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Josephus: International Man of History

If you’ve spent time reading books about the New Testament and the birth of Christianity, you’ve likely run across references to Josephus. Often, scholars mention him without explaining who he was, though occasionally he’ll be referred to as “the Jewish historian Josephus.”

Who was he, what did he write, and why does he get mentioned so often?

Who Josephus was

Josephus was born in Judaea in A.D. 37—just a few years after Jesus was crucified. He grew to manhood in the period covered by the book of Acts.

His birth name was Joseph ben Mattathias. He was a priest and a member of the Hasmonean family that had come to power in Judaea under the Maccabees, though the country was under Roman rule (Life 1).

In A.D. 64, when Josephus was 27, he went to Rome, where he successfully plead before Nero for the release of some Jewish priests (Life 3).

When the Jewish war broke out in A.D. 66, he was made a military commander in Galilee. His command did not last long, and in mid 67, the Romans captured him. At the time, he was hiding in a cave with forty men who were determined to die rather than surrender.

Josephus convinced them to draw lots instead of committing suicide. The one to whom the lot first fell would be killed by the second, the second by the third, and so on. That way, nobody except the last man would have to commit suicide, and they would all die together, with only the risk that the last man would chicken out.

Eventually, it was down to Josephus and one other man, and the two decided they would chicken out (War 3:8:7).

The Roman general Vespasian took Josephus into custody. However, he quickly prophesied that Vespasian and his son and colleague, Titus, would become Roman emperors.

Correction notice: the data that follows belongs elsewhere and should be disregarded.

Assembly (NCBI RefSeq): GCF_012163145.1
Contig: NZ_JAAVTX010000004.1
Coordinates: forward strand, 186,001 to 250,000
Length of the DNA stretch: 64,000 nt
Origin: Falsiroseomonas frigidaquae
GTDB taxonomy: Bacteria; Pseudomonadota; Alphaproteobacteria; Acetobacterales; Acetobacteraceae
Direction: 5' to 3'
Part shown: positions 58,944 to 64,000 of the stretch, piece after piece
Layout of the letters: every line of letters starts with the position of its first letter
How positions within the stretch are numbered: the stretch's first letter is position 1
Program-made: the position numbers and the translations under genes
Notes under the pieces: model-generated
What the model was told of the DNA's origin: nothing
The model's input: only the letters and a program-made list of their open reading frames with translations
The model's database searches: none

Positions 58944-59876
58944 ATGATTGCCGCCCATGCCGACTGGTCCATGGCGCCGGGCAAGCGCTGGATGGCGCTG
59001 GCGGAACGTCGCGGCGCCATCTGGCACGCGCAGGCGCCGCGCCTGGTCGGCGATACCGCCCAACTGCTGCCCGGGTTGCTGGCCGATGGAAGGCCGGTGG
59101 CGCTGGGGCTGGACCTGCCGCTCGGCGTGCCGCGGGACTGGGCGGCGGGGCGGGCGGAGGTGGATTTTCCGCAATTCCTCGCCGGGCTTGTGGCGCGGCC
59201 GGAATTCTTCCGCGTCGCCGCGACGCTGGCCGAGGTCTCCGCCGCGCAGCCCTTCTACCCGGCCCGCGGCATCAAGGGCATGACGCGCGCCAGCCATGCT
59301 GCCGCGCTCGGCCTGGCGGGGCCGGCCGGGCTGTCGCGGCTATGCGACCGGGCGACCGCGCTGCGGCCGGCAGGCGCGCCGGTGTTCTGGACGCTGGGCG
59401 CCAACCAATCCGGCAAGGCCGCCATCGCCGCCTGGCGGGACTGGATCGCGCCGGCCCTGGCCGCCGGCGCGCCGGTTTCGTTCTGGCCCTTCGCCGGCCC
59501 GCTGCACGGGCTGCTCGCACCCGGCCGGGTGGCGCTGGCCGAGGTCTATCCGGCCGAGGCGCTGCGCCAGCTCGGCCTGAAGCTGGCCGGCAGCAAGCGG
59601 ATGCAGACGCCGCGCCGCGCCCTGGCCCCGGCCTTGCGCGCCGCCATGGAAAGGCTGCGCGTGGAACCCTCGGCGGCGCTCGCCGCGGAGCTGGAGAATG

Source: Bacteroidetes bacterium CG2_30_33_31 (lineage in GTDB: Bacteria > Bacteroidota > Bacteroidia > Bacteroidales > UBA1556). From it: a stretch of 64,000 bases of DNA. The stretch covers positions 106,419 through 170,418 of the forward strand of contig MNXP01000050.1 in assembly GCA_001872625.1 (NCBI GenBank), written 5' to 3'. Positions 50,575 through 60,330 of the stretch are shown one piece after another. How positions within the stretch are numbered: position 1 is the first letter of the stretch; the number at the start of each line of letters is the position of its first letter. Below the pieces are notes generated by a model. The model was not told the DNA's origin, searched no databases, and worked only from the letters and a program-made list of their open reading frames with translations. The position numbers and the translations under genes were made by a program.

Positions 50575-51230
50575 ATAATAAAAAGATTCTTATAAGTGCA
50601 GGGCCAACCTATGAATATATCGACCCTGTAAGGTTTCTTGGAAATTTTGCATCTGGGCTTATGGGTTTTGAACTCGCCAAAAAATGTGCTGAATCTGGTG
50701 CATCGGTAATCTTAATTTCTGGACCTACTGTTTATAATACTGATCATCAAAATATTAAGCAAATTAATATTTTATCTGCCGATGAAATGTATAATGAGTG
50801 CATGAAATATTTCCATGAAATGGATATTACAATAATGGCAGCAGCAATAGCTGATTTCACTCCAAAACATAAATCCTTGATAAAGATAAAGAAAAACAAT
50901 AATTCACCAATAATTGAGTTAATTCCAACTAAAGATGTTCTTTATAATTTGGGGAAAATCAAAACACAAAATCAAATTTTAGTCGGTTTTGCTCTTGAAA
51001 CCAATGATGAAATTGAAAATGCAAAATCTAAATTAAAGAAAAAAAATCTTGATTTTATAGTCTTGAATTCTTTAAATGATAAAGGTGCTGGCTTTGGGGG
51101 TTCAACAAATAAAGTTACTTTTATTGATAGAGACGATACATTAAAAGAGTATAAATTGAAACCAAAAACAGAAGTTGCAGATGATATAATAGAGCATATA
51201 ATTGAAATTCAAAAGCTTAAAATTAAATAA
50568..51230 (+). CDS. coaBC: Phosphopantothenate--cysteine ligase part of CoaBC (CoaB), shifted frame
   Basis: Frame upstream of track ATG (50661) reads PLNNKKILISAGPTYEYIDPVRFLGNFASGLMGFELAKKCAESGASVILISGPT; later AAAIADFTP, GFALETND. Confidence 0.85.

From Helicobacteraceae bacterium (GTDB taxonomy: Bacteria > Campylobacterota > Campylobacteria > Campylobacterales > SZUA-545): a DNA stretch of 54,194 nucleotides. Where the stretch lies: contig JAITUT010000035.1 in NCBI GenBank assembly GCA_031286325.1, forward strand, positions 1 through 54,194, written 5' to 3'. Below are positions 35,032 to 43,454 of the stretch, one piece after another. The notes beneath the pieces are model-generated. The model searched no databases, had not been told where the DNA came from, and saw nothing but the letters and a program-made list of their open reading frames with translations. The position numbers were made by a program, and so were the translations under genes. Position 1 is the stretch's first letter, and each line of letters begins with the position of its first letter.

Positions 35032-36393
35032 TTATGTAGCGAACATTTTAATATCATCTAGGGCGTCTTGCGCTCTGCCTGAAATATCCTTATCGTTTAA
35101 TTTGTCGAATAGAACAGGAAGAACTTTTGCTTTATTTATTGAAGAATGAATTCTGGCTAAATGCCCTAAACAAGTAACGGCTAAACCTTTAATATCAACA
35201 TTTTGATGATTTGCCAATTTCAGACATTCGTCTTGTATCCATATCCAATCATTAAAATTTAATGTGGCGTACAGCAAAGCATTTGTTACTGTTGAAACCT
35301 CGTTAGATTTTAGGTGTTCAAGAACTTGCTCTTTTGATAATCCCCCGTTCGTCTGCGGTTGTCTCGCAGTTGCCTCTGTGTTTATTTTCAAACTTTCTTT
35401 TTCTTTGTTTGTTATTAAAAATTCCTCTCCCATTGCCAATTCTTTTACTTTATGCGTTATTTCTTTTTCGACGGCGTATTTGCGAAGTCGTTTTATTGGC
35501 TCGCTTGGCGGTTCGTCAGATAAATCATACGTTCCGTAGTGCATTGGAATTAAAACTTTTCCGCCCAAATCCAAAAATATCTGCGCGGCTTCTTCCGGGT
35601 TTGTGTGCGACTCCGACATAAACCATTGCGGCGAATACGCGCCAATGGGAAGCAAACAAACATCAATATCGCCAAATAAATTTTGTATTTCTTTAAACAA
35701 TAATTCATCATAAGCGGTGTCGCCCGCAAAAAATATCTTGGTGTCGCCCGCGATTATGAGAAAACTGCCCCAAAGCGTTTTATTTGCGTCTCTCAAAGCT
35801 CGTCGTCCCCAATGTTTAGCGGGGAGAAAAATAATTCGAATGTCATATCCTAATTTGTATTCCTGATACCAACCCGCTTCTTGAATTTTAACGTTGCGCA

In A.D. 68, the Roman senate declared Nero an enemy of the state, and he was forced to commit suicide, leading to a yearlong series of civil wars in which four different men served as emperor, ending with Vespasian, who departed Judaea for Rome in 69, leaving Titus in charge of military operations.

Josephus was freed from captivity (War 4:10:7), and he stayed with the Romans, serving as a negotiator on their behalf to try to get the Jews in Jerusalem to surrender in order to avoid the bloodshed that eventually resulted. Josephus was an eyewitness of the fall of Jerusalem and the burning of the temple in A.D. 70 (War 6:5:1-2).

After the war, Josephus relocated to Rome, where he was granted citizenship and a pension. He took the Roman name Flavius Josephus, out of deference to his patrons, Vespasian and Titus, who belonged to the Flavian family. All of his books were written during this period. He died around A.D. 100.

The value of Josephus’s works

Josephus’s writings are valued by scholars because they provide a great deal of information that we otherwise would not have. Not only is Josephus’s account of the Jewish war by far the most detailed account in existence, he also provides information not preserved in other sources about the centuries leading up to his own time.

He even records information that has been valuable for scholars in other fields. For example, in Against Apion, he quotes from the Egyptian historian Manetho, whose history is lost—making Josephus a valuable source for Egyptologists. Today, Jewish scholars also study his works, and his works have always been recognized as important for studying the origins of Christianity.

Josephus sheds light on many things mentioned in the New Testament, such as how the Romans came to be in control of Judaea in the time of Christ, what happened during the reign of Herod the Great, and what the various Roman governors did.